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The Theory of Milieu Struggle – Why Trump was more successful than expected

Interview with Andreas Herteux, the director of the Erich von Werner Society, an independent research institute for contemporary issues, on the reasons for Donald Trump’s high approval rating in the 2020 presidential election, the theory of milieu struggle as a cause of social conflict, and the future of election campaigns

Mr. Herteux, how could many media observers and opinion pollsters be so wrong as to expect a clear victory for Joe Biden?

Election forecasts in the 21st century have often proved to be fuzzy. There are various reasons for this. One of the main reasons, however, could be that the principle of milieu struggle has not played a role.

What is meant by a milieu struggle?

First of all, it must be said in advance that society does not exist. Rather, in the 21st century it consists of many different milieus, each of which has its own world views, patterns of action and attitudes. That these do not necessarily always fit together or even compete seems logical.

Milieu struggle therefore means that conflicts arise between the realities of life (milieus) of a society (or several societies), which are either actively or passively fought out. In the USA, it is therefore not a matter of two groups that are irreconcilably opposed to each other, but rather of many realities of life that all pursue their very own interests.

By 2016 Trump had clear advantages over the modern mainstream, consumer materialists, traditionalists and the old establishment. It is a natural reflex to now group these groups together as tending to be conservative, but dangerous because each reality of life has its own motivation, identity and way of thinking that must be considered separately in order to win them over permanently. In addition, there have also been notable electoral successes among the modern high achievers in American society, who no longer want to fit into the classic pattern.

How was Trump able to win over these milieus?

Trump did not woo them in the classical sense, this was only done for individual but existing milieu conflicts. These are conflicts that arise when the needs of the milieu formers remain partially or completely unfulfilled or when the self-image of the reality of life is attacked. Depending on the power a reality has, this will – to put it simply – either accumulate or manifest itself in political actionism. Intellectuals, who predominantly vote democratically, generally find a hearing for their positions and also bring them to the media. The traditionalists do not. They have no voice and only limited influence. Their fist remains in their pockets. Trump has succeeded in letting the conflicts of individual milieus unload themselves and using that for their own benefit. However, this is not a homogeneous mass, even if there are overlaps. It is also not a split, but a fragmentation.

2020 the same game as 2016?

No, because the discharge process took place over the entire term of office. It is also possible that the analyses after the 2020 election will show that there will be shifts within the realities of life. For example, it is conceivable that the sensationalist milieu, which in 2016 was still electing democratically to a large extent, will have made a shift: Their criteria of truth are very much influenced by their inclination towards hedonism and entertainment. Whether Trump was – very casually expressed – entertaining enough to have won a majority here, however, will be shown by later studies. However, the example should show that there were different reasons for choosing Trump. The joy of spectacle rarely plays a role in the media, but it is fundamental to this reality of life.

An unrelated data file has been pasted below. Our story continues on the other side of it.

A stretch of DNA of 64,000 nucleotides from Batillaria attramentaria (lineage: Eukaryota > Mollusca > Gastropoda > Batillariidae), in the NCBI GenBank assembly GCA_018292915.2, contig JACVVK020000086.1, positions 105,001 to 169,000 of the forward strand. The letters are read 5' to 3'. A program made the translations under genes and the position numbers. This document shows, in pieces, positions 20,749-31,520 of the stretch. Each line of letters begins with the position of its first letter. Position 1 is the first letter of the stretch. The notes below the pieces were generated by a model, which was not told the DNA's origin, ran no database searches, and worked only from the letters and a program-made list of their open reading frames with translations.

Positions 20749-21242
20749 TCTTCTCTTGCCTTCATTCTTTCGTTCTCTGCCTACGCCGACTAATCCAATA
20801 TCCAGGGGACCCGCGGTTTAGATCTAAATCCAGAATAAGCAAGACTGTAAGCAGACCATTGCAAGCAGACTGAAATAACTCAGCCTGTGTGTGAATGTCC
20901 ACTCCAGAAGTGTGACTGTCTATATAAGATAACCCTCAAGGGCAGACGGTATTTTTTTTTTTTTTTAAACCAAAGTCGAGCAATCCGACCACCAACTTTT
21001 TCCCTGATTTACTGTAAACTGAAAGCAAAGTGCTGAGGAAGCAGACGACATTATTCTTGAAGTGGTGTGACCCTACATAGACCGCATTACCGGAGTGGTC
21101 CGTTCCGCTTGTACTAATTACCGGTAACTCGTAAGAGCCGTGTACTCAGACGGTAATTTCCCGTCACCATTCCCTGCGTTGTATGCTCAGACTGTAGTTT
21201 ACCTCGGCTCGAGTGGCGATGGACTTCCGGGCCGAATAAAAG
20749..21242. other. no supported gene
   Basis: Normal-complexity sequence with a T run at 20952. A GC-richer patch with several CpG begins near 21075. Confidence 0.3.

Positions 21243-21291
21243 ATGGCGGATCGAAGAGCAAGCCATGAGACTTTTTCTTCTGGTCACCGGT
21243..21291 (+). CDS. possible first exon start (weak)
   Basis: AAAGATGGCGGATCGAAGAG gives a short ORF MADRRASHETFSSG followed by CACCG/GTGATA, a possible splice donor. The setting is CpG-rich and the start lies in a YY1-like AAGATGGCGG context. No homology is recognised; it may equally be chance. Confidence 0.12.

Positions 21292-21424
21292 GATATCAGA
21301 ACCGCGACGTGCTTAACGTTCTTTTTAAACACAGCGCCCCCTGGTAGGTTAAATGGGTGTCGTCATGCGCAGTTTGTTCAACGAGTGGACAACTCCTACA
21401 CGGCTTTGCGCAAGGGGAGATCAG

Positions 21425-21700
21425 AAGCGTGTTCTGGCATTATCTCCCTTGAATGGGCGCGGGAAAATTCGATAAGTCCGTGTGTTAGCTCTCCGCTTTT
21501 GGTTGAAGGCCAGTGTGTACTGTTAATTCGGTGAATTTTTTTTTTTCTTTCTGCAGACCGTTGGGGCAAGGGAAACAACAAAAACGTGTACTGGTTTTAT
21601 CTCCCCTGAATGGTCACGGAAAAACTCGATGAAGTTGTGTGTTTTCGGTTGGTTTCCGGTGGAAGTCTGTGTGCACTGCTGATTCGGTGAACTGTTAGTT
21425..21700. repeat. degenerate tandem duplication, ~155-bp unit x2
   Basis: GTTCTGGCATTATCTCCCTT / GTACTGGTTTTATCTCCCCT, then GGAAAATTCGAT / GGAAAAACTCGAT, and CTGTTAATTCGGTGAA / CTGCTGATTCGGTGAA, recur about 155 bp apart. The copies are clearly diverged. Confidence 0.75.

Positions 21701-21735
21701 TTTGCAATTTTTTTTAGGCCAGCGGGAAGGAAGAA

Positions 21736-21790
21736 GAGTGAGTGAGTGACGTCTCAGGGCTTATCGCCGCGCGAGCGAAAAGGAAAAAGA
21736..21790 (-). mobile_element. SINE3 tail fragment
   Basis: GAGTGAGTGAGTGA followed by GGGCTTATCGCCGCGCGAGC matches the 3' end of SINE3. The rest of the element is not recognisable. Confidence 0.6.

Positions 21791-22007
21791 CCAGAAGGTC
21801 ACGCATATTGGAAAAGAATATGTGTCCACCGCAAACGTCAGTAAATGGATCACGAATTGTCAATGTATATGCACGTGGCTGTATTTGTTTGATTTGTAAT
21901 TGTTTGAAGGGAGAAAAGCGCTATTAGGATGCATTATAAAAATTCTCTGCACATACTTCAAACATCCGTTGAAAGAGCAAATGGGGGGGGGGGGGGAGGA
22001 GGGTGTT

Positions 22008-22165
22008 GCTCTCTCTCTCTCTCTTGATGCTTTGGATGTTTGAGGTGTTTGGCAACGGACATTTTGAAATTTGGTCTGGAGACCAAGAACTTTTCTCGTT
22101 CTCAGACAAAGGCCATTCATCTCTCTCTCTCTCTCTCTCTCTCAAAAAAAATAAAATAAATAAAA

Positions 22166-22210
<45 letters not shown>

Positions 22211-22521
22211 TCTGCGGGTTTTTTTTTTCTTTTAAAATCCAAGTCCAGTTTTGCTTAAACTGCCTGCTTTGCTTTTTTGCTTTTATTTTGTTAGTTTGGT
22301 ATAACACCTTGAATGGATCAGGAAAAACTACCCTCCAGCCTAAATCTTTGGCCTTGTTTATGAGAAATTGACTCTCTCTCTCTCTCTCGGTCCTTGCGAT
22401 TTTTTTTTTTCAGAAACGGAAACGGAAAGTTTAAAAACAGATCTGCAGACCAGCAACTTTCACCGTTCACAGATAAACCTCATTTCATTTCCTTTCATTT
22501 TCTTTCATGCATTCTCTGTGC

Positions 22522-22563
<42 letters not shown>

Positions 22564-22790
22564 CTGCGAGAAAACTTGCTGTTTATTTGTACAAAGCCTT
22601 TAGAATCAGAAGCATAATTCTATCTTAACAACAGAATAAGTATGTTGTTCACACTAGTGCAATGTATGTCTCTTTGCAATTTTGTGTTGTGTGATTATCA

The key to a successful election campaign is therefore the consideration of milieu struggles and milieu conflicts?

It would be a single key. However, the pressure of the change of times is eroding the realities of life, while at the same time individualism is playing an increasingly important role. In the next elections behavioral capitalism will play an even greater role and homo stimulus could be the dominant form of voter. We now live in the age of collective individualism. This requires dynamic adjustments. Methods from the 19th and 20th century are simply obsolete.

Andreas Herteux, born in Lohr am Main in 1981, is an economist, social researcher, philosopher, publicist and founder of the Erich von Werner Society, an independent research institute for contemporary issues. His latest book “Grundlagen gesellschaftlicher Entwicklungen im 21. Jahrhundert – Neue Erklärungsansätze zum Verständnis eines komplexen Zeitalters” (Erich von Werner Verlag, ISBN 978-3-948621-16-2, DOI10.5281/zenodo.3932359) deals with new interdisciplinary approaches to interpreting the dynamized present and analyzing prognoses for the rest of the 21st century. It is currently only available in German. An overview of his theses can be found in the article “SOCIETY IN THE 21st CENTURY: THE THE THEORY OF THE AGE OF COLLECTIVE INDIVIDUALISM” (DOI 10.46609/ijsser.2020.v05i06.008) as well as in other English-language publications and books.

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